The restaurant served Chicago for nearly 40 years.
Spiaggia, a well-known independent Italian concept in Chicago, announced Friday that it has closed permanently.
The 37-year-old Michelin-starred restaurant said it was looking forward to welcoming back customers, but negotiations to renew a soon-to-be expired lease were unsuccessful, according to the website. Spiaggia’s sister restaurant Café Spiaggia closed, as well. Both locations had been temporarily shuttered since last year.
“It has been such an incredible journey for all of us, and we are beyond proud of, and grateful for, 37 remarkable years. From the moment we envisioned the restaurants, our passion has been to elevate fine dining Italian cuisine and wine for the City of Chicago, as well as guests from all around the world,” the restaurant posted to its website.
Spiaggia was founded in 1984 by 12-time James Beard nominee Tony Mantuano and Levy Restaurants. Mantuano left Spiaggia in 2019 and currently leads the culinary program at The Joseph, a Luxury Collection Hotel in Nashville. Spiaggia was known for cultivating culinary talent, such as Top Chef winner Joe Flamm, who left as executive chef in September 2019 to open Croatian-American restaurant Rose Mary, and Sarah Gruenberg, another former executive chef who was named Best Chef Great Lakes in 2017 by the James Beard Foundation.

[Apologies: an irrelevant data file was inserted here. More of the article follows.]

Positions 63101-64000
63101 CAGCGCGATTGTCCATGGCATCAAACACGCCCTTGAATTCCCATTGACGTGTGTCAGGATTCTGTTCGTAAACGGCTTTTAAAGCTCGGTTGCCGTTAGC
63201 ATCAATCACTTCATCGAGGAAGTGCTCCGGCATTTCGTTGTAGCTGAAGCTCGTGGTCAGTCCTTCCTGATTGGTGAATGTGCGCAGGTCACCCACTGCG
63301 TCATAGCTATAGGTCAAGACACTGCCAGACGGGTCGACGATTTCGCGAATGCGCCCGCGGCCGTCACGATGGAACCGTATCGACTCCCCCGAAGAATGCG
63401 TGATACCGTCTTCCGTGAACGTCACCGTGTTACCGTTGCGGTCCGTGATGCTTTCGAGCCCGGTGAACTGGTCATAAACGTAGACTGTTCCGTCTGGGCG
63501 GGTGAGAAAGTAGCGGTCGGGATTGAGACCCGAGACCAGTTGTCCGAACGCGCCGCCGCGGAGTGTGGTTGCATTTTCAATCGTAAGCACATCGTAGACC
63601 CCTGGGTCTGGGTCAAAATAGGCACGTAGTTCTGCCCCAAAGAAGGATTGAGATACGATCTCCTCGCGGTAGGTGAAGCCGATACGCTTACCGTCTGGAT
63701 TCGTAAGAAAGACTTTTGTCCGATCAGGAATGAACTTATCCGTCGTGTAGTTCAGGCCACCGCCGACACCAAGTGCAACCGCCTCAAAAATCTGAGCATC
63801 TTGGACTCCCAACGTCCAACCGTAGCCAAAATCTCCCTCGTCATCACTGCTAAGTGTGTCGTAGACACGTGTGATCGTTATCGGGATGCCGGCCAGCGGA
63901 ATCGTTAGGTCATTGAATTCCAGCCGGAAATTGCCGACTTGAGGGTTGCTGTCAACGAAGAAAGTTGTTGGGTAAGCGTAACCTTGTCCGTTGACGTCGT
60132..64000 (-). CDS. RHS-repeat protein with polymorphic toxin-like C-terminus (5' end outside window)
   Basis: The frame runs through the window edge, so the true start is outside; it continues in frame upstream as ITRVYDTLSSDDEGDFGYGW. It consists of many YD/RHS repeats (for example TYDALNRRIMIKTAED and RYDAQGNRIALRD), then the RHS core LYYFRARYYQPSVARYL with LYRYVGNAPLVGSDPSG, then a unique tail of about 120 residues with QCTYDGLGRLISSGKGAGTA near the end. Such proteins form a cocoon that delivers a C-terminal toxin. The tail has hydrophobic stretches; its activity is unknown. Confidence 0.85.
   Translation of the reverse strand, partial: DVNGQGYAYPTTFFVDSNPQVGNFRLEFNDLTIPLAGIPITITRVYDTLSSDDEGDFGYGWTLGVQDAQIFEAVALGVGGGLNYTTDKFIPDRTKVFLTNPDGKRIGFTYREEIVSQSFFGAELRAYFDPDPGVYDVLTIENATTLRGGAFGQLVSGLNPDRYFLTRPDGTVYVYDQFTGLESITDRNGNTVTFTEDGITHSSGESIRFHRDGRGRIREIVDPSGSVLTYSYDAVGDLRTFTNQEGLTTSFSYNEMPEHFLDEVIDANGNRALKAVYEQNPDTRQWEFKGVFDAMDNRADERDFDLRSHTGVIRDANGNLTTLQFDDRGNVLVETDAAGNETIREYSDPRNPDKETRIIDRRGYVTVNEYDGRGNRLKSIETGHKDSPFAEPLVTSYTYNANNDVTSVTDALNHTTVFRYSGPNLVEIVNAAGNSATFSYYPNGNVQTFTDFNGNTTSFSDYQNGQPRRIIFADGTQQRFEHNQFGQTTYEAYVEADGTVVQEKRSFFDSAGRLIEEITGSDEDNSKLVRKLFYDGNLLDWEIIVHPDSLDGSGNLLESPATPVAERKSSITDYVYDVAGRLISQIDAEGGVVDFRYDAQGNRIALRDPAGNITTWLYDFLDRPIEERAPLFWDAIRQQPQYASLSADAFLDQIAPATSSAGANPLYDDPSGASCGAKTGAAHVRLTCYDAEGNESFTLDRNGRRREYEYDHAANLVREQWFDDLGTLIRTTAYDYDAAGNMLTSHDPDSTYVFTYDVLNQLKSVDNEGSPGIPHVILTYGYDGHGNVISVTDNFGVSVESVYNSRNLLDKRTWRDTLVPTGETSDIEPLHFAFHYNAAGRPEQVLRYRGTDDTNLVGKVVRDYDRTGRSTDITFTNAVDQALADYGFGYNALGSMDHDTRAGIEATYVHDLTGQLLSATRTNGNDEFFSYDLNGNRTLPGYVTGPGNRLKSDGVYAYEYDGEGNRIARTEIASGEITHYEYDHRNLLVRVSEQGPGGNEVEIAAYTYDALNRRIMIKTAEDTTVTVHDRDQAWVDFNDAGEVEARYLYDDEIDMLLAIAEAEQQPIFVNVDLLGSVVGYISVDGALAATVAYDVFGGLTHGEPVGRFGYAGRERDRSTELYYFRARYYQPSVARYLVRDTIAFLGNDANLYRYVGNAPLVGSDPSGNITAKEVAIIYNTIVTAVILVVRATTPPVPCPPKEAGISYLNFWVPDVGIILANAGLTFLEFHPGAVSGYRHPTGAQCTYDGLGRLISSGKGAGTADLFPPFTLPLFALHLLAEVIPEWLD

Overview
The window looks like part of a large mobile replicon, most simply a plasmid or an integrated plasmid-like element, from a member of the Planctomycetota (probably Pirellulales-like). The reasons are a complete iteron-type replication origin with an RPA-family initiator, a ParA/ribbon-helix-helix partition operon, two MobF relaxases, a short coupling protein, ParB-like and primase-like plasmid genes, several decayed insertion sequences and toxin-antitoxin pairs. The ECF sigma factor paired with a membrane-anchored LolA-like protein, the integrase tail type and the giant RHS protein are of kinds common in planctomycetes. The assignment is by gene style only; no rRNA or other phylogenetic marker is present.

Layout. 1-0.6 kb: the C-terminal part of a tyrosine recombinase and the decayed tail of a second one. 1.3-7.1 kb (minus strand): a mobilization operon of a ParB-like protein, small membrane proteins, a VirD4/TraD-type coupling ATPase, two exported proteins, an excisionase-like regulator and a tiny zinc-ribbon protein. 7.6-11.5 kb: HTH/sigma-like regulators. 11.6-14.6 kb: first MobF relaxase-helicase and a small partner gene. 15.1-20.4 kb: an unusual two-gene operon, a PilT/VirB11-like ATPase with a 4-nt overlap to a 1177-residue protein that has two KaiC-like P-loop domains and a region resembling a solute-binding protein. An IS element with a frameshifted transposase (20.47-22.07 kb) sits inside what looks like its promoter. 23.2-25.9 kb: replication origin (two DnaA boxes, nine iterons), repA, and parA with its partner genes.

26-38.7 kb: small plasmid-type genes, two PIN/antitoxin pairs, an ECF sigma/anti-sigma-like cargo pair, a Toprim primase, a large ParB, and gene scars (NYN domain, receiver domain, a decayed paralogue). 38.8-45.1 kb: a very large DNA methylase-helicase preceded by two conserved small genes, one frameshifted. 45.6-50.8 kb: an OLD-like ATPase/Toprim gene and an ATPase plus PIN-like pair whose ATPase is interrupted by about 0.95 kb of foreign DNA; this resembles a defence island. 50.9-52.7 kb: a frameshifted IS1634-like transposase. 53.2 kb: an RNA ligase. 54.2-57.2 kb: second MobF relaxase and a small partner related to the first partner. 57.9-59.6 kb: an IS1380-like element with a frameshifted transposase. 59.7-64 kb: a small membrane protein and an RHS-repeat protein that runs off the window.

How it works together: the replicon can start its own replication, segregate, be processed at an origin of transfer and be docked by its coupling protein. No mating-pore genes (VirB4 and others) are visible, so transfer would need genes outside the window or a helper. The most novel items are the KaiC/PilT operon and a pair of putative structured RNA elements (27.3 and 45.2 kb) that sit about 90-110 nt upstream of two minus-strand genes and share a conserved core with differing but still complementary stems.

In an interview with Fooditor in 2019, Mantuano described Spiaggia as “one of those places that you go to if you want to learn to cook Italian, I guess, in this city. We’re going to teach you the right way. That’s what I’m hoping our legacy is.”
“The endless number of special occasions, the most passionate staff and the amazing talent who honed their skills in our kitchens and dining rooms throughout the years, and who are still delighting guests around the country, will remind us that Spiaggia and Café Spiaggia will live forever,” the restaurant said.
Spiaggia is yet another independent restaurant that has fallen victim to the COVID pandemic, particularly one with a landlord-based issue. At the end of 2020, the 157-year-old Cliff House in San Francisco shut down because of issues with its landlord, the National Park Service. The COVID pandemic had prevented the restaurant from operating in-person since March 17. The Cliff House attempted takeout in early June, but the losses became too great after 10 weeks.